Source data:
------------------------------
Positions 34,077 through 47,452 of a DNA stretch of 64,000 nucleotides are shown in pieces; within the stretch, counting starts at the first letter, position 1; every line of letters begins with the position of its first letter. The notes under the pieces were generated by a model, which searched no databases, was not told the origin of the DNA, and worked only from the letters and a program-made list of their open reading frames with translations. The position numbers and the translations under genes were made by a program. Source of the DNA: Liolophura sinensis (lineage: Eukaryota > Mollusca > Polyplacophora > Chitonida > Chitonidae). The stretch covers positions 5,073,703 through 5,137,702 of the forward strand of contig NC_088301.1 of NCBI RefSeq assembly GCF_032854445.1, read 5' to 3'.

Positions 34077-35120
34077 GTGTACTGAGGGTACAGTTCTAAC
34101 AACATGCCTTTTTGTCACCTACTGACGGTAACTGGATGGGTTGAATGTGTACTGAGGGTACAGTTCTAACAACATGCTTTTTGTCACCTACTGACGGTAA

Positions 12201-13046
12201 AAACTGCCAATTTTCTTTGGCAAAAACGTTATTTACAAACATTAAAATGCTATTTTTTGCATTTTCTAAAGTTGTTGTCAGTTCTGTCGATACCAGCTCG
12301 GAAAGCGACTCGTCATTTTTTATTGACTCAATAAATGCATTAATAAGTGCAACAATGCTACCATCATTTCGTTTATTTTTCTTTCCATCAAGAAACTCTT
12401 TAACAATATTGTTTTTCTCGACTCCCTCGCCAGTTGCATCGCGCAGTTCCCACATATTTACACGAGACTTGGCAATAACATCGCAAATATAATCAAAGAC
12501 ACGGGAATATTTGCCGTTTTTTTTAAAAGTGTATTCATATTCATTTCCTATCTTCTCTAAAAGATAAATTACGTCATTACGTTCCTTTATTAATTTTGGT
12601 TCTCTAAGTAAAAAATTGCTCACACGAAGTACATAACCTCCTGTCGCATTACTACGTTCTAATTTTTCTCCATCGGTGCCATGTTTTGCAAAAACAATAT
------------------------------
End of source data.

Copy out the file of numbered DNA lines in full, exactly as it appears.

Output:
Positions 34,077 through 47,452 of a DNA stretch of 64,000 nucleotides are shown in pieces; within the stretch, counting starts at the first letter, position 1; every line of letters begins with the position of its first letter. The notes under the pieces were generated by a model, which searched no databases, was not told the origin of the DNA, and worked only from the letters and a program-made list of their open reading frames with translations. The position numbers and the translations under genes were made by a program. Source of the DNA: Liolophura sinensis (lineage: Eukaryota > Mollusca > Polyplacophora > Chitonida > Chitonidae). The stretch covers positions 5,073,703 through 5,137,702 of the forward strand of contig NC_088301.1 of NCBI RefSeq assembly GCF_032854445.1, read 5' to 3'.

Positions 34077-35120
34077 GTGTACTGAGGGTACAGTTCTAAC
34101 AACATGCCTTTTTGTCACCTACTGACGGTAACTGGATGGGTTGAATGTGTACTGAGGGTACAGTTCTAACAACATGCTTTTTGTCACCTACTGACGGTAA

Positions 12201-13046
12201 AAACTGCCAATTTTCTTTGGCAAAAACGTTATTTACAAACATTAAAATGCTATTTTTTGCATTTTCTAAAGTTGTTGTCAGTTCTGTCGATACCAGCTCG
12301 GAAAGCGACTCGTCATTTTTTATTGACTCAATAAATGCATTAATAAGTGCAACAATGCTACCATCATTTCGTTTATTTTTCTTTCCATCAAGAAACTCTT
12401 TAACAATATTGTTTTTCTCGACTCCCTCGCCAGTTGCATCGCGCAGTTCCCACATATTTACACGAGACTTGGCAATAACATCGCAAATATAATCAAAGAC
12501 ACGGGAATATTTGCCGTTTTTTTTAAAAGTGTATTCATATTCATTTCCTATCTTCTCTAAAAGATAAATTACGTCATTACGTTCCTTTATTAATTTTGGT
12601 TCTCTAAGTAAAAAATTGCTCACACGAAGTACATAACCTCCTGTCGCATTACTACGTTCTAATTTTTCTCCATCGGTGCCATGTTTTGCAAAAACAATAT